The film begins with Claudia (Monica Vitti) and her wealthy friend Anna (Lea Massari) meeting up with the latter’s wealthy boyfriend, Sandro (Gabriele Ferzetti), to go for a cruise on the yacht of some other wealthy friends. When they dock on a small island, Anna goes missing. The party scour the island, but there’s no sign of her. Police and divers arrive, but no luck. Reports suggest maybe she boarded another boat; possibly she was kidnapped. The wealthy friends quickly drift back to their lives, but Claudia and Sandro keep searching, following scant clues. Soon they too begin to get distracted — by each other.
I don’t think it’s a spoiler to say that L’avventura starts out looking like a missing-person mystery only to get sidetracked into being a kind of romantic drama. I certainly knew that going in; and it’s probably beneficial to know it, spoiler or not, so as to manage your expectations of the film appropriately. Anyone expecting a Christie-style hunt through clues and suspects until the truth is unearthed will come away severely disappointed. No, this is the Mystery genre reimagined through an arthouse lens: it’s inconclusive, more interested in the characters than the hunt they’re on, and notoriously slow paced.
With that in mind, I was surprised by how effective I found the mystery part of the movie. It’s not a whistle-stop action-adventure, but it’s not significantly slower than your average murder mystery, and accusations of it being uneventful seem misplaced — if I were expecting it to unfold like a regular mystery, there’d be plenty of places to look out for clues. It’s as the film shifts more towards Claudia and Sandro’s burgeoning romance that it begins to drag. The pair start just hanging around places as tourists, at which it does begin to seem like nothing’s happening and so what’s the point? The conceit of them falling for each other when they’re meant to be searching for someone they mutually care about is a good storyline, but I wasn’t convinced by how it played out. There doesn’t seem to be any time when they’re actually falling in love, they just suddenly are. Maybe I’m missing some point there. Or maybe it’s beside the point. Until I can work that one out, I’m going to have to chalk this up as half great, half A Shame.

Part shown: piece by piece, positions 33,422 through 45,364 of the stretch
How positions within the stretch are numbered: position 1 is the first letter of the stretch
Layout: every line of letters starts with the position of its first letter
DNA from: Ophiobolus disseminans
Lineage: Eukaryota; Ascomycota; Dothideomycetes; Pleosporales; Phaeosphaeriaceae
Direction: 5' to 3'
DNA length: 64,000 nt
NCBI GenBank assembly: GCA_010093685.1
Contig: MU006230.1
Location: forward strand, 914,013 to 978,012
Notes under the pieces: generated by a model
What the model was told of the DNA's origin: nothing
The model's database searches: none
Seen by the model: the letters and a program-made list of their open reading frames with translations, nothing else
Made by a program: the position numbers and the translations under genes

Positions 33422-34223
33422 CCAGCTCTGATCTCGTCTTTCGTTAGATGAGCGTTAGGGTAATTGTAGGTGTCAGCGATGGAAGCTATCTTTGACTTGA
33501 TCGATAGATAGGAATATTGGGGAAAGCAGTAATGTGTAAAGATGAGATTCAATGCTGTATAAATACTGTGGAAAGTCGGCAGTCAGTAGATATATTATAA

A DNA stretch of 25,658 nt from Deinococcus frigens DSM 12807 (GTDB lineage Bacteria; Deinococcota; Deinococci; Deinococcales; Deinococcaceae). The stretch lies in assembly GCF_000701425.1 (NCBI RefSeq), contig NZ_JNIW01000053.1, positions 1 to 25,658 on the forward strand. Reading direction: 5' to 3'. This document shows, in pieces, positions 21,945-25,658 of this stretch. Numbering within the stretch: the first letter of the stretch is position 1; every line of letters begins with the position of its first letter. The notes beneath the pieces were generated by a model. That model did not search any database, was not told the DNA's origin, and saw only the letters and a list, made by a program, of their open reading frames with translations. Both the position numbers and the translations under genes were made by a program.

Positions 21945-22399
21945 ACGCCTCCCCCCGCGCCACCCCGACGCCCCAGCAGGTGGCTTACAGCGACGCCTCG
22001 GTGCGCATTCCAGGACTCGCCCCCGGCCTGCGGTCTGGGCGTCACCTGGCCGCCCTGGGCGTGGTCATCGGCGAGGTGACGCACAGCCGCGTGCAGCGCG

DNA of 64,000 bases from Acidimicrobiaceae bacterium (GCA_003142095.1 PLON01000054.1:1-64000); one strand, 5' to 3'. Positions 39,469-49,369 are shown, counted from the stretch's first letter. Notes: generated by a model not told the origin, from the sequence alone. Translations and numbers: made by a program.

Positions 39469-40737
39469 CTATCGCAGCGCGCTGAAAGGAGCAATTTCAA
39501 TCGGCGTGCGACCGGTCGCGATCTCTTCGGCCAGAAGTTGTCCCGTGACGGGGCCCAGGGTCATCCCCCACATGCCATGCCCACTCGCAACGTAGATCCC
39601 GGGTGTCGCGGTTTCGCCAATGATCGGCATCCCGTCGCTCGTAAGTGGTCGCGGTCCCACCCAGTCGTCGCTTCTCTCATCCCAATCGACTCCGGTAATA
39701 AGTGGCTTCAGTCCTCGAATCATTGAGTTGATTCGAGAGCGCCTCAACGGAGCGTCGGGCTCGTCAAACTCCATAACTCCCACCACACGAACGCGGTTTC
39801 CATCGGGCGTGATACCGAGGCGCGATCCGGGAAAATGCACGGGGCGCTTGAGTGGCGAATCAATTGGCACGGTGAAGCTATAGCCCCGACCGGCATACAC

L’avventura is the 12th film in my 100 Films in a Year Challenge 2022. It was viewed as part of Blindspot 2022.
She’s Gotta Have It
Spike Lee | 84 mins | digital (UHD) | 1.66:1 | USA / English | 18 / R
Spike Lee’s post-student debut concerns twentysomething Brooklynite Nora Darling (Tracy Camilla Johns), who’s openly dating three men: upright ‘nice guy’ Jamie (Tommy Redmond Hicks), preening model Greer (John Canada Terrell), and streetwise Mars (Lee himself). And let’s not be coy (because the film certainly isn’t): she’s not just dating them, she’s sleeping with them all. The story of this love ‘square’ is partially narrated to camera by its four participants, as well as some of Nora’s other friends and acquaintances.